lance gartner checking cow herd

Steve Campbell of Tailor Made Cattle said during the tour that a “red Solo cup cow” is the ideal animal for all-forage operations. This cow is one with a big belly and wide butt that slopes from hooks to pins. It sheds early in the season, and its last rib is angled between the hock and ankle. The Gartners follow this philosophy to get the most profitability and fertility on their operation.

“We haven’t fed grain to a cow here since 2006, so these animals have to be able to survive on forage,” Gartner said. “I want to see a lot of gut capacity and a proper wedge from front to back and need a shorter animal that possesses grass-based genetics. That’s the type of cow that works under our management.”

A big goal of the Gartners’ operation is to graze every day possible. “When we look back at our hay feeding records, we average around 50 days of feeding per winter,” Gartner said, adding that even during harsh winters on the Plains, their cattle want to graze.

The biggest lessons the Gartners learned during their holistic management journey? “Find a good mentor. Don’t be afraid to make mistakes and learn from them, that’s what they’re for,” Gartner said.

Find out more about Spring Valley Cattle and the Leopold Conservation Award from the Sand County Foundation.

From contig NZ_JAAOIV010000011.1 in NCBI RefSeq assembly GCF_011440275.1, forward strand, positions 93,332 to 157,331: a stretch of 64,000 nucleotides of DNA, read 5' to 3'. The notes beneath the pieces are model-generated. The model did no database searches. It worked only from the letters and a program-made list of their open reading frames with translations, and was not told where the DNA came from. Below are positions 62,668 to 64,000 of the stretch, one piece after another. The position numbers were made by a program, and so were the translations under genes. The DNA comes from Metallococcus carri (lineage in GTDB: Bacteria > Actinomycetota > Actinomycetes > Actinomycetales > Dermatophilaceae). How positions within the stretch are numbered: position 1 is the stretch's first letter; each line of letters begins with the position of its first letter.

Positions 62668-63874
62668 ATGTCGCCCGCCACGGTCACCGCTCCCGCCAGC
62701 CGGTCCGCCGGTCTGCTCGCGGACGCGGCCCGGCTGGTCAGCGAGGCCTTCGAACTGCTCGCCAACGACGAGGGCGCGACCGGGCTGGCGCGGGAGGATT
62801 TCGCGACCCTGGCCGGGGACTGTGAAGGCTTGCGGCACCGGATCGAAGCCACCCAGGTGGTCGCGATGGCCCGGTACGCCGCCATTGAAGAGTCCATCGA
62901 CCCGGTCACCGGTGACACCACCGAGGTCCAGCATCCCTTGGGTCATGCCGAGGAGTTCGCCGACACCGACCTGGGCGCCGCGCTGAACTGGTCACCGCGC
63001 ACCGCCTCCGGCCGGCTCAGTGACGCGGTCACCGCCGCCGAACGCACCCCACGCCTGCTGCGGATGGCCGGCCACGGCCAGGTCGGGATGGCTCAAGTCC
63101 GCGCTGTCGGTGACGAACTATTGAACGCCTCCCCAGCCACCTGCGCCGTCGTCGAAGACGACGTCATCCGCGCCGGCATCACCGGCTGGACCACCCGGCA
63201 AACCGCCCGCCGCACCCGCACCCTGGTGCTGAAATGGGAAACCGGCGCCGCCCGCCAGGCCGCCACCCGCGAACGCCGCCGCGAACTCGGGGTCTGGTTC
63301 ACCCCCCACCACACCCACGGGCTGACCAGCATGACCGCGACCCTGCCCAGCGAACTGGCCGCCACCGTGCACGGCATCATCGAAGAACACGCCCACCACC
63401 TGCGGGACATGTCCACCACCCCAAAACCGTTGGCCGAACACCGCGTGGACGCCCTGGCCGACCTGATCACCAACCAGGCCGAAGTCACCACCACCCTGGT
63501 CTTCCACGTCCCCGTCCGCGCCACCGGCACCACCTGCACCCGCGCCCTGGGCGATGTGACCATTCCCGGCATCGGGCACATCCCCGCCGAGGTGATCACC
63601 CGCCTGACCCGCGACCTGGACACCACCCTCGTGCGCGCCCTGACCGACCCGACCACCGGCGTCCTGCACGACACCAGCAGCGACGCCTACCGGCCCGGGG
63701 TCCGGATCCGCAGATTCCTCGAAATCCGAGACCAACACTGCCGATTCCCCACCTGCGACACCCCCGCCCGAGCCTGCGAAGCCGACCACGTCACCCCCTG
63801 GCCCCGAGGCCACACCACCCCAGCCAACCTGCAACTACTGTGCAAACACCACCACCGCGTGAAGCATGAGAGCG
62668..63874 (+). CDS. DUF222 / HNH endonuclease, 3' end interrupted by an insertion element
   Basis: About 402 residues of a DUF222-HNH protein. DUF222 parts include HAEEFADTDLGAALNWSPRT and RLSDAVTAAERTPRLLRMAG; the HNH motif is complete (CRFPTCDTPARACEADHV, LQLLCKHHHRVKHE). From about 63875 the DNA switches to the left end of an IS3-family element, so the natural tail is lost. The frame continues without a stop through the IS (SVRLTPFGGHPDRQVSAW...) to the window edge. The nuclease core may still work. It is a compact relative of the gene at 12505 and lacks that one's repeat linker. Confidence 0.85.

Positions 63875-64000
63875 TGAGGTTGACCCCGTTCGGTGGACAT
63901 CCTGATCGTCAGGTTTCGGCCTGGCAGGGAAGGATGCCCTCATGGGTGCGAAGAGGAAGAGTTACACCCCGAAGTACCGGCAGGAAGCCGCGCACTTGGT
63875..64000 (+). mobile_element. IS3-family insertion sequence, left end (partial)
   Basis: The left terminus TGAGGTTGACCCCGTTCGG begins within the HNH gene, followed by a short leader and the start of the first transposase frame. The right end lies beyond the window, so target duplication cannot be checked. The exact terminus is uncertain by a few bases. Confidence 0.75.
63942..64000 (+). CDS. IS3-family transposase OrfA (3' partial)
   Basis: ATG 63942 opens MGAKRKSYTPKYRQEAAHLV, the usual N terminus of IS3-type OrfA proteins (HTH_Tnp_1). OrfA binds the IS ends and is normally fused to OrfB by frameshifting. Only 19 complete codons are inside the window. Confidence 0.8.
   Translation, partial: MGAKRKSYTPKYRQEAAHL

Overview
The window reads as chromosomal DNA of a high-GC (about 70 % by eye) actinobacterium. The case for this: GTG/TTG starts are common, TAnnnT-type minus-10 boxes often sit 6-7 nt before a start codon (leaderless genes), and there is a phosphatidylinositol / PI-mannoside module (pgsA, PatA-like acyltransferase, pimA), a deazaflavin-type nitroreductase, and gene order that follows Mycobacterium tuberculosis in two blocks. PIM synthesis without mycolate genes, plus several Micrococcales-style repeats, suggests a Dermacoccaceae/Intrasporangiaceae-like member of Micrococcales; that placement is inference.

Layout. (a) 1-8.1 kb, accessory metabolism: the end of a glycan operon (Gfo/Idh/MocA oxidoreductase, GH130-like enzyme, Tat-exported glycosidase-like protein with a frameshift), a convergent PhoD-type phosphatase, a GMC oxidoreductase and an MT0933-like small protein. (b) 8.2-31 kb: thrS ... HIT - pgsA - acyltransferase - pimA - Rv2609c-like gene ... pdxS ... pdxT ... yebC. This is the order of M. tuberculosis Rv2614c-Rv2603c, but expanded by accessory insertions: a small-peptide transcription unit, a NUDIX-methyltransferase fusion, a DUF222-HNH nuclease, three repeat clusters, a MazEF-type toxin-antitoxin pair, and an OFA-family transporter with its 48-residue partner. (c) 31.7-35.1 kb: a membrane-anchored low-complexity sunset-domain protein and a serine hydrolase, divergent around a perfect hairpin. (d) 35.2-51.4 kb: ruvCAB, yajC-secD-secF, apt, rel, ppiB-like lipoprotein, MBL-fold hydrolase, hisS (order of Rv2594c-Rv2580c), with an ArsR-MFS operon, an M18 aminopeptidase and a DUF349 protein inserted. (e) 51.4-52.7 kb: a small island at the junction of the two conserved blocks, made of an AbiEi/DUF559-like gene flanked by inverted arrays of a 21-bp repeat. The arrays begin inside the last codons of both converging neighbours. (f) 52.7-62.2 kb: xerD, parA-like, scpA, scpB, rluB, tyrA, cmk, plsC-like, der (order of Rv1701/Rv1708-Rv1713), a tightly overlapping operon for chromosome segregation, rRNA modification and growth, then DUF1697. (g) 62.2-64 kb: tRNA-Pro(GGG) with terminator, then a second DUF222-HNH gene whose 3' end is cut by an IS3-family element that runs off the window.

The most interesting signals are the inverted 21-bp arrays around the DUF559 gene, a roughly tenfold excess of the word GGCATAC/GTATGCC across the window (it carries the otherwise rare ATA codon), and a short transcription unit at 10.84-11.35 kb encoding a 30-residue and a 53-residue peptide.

If you know of a farm or ranch operation that is deserving of being nominated for the Leopold Conservation Award, visit the North Dakota Grazing Lands Coalition to learn more.

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About the Author(s)

Sarah McNaughton

Editor, Dakota Farmer, Farm Progress

Sarah McNaughton is a graduate of North Dakota State University, with a bachelor’s degree in agriculture communications, along with minors in animal science and Extension education. She is working on completing her master’s degree in Extension education and youth development, also at NDSU. In her undergraduate program, she discovered a love for the agriculture industry and the people who work in it through her courses and involvement in professional and student organizations.

After graduating college, Sarah worked at KFGO Radio out of Fargo, N.D., as a farm and ranch reporter. She covered agriculture and agribusiness news for North Dakota, South Dakota and Minnesota. Most recently she was a 4-H Extension agent in Cass County, N.D., teaching, coordinating and facilitating youth programming in various project areas.

She is involved in agriculture in both her professional and personal life, serving on the executive board for North Dakota Agri-Women, and as a member in American Agri-Women, Sigma Alpha Professional Agriculture Sorority Alumni and Professional Women in Agri-business. As a life-long 4-H’er, she is a regular volunteer for North Dakota 4-H programs and events.

In her free time, she is an avid backpacker and hiker, enjoys running with her cattle dog Ripley, and can be found most summer weekends at rodeos around the Midwest.

Sarah is originally from Grand Forks, N.D., and currently resides in Fargo.